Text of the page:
This accessible introductory textbook looks at the modern relationship between politicians, the press and the public through the language they employ, with extensive coverage of key topics including:
- ‘spin’, ‘spin control’ and ‘image’ politics
- models of persuasion: authority, contrast, association
- pseudo-logical and ‘post-truth’ arguments
- political interviewing: difficult questions, difficult answers
- metaphors and metonymy
- rhetorical figures
- humour, irony and satire
Extracts from speeches, soundbites, newspapers and blogs, interviews, press conferences, election slogans, social media and satires are used to provide the reader with the tools to discover the beliefs, character and hidden strategies of the would-be persuader, as well as the counter-strategies of their targets. This book demonstrates how the study of language use can help us appreciate, exploit and protect ourselves from the art of persuasion.
With a wide variety of practical examples on both recent issues and historically significant ones, every topic is complemented with guiding tasks, queries and exercises with keys and commentaries at the end of each unit. This is the ideal textbook for all introductory courses on language and politics, media language, rhetoric and persuasion, discourse studies and related areas.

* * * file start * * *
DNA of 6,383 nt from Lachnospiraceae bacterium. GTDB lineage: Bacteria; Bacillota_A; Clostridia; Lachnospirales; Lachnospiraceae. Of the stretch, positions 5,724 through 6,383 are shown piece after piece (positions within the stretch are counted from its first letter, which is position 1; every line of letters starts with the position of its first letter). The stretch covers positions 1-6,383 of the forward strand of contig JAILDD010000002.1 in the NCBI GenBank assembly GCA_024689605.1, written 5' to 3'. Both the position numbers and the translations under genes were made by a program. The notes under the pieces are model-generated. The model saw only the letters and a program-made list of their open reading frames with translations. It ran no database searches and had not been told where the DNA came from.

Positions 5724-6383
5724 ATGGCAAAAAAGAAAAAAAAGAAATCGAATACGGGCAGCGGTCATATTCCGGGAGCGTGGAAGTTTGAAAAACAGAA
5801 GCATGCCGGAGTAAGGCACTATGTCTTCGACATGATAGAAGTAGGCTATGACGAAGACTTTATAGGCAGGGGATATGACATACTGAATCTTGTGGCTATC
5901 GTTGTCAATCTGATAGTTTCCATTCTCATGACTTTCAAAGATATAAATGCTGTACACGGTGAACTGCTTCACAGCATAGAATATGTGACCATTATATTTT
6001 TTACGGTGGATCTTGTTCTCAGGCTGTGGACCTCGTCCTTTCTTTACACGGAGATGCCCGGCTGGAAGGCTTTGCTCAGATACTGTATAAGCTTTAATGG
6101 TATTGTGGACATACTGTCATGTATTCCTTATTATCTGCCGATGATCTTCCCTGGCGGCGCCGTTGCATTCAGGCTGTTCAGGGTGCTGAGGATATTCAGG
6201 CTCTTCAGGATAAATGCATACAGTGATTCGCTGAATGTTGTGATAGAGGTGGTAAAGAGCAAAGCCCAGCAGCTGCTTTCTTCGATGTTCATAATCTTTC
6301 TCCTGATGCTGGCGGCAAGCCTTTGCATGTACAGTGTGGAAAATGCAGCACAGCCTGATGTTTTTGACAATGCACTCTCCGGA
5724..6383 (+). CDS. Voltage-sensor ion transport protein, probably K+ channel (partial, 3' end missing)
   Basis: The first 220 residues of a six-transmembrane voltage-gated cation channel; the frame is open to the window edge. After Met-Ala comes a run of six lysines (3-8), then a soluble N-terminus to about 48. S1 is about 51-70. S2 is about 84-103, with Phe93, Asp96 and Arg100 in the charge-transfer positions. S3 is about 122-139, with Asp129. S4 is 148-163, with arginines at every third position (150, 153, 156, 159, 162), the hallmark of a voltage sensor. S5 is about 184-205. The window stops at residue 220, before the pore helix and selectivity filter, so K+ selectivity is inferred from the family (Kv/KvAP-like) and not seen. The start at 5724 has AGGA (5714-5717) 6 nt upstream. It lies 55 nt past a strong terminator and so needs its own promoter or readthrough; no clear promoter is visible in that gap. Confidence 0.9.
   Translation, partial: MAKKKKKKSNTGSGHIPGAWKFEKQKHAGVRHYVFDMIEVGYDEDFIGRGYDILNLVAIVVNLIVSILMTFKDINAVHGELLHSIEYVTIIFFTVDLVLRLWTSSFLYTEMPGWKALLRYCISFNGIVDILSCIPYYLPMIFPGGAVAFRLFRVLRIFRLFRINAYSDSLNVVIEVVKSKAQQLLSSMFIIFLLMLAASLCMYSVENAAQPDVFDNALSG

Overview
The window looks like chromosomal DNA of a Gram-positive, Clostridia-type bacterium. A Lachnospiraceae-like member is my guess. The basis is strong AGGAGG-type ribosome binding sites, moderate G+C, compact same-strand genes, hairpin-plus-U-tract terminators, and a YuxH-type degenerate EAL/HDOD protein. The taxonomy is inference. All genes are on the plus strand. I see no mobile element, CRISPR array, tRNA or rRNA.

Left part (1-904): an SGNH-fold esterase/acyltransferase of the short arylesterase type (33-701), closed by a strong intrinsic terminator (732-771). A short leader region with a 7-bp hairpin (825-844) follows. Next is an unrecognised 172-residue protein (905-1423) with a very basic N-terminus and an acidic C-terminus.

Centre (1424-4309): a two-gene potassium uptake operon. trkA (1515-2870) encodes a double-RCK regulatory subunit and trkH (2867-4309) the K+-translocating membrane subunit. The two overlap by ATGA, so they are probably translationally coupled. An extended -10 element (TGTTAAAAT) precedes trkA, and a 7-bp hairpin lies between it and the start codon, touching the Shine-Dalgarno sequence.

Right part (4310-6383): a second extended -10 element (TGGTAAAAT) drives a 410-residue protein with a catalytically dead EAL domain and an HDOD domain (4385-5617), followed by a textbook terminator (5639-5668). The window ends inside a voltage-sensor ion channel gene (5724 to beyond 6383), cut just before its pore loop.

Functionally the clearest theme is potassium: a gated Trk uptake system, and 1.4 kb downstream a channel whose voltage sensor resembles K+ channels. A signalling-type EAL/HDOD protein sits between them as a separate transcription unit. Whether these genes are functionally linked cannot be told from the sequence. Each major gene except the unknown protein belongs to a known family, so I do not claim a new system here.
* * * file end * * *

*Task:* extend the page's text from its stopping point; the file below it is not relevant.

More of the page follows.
Table of Contents
Chapter 1: Politics and the language of persuasion. Chapter 2: Evaluation: what’s good and what’s bad. Chapter 3: Ways of persuading Chapter 4: Cave Emptor! Arguments good and bad, true and false, logical and non-logical Chapter 5: The rhetoric of liberty, freedom, and emancipation. Chapter 6: The importance of importance marking in persuasion. Chapter 7: Metaphors and company: the subtle persuaders. Chapter 8: Questions and responses. Chapter 9: Humour, irony and satire in politics. Chapter 10: The language of election and referendum campaigns.
Alan Partington is Professor of Political Linguistics at Bologna University, Italy. He is the author of Patterns and Meanings in Discourse (with Alison Duguid and Charlotte Taylor, 2013), The Linguistics of Laughter: A Corpus-Assisted Study of Laughter-talk at the White House (Routledge, 2007), Persuasion in Politics (with Charlotte Taylor, 2006) and The Linguistics of Political Argument (Routledge, 2003).
Charlotte Taylor lectures in English Language and Linguistics at the University of Sussex (UK) and is editor of CADAAD Journal. Her publications include Mock Politeness in English and Italian (2016), Patterns and Meanings in Discourse (with Alison Duguid and Alan Partington, 2013) and Persuasion in Politics (with Alan Partington, 2010).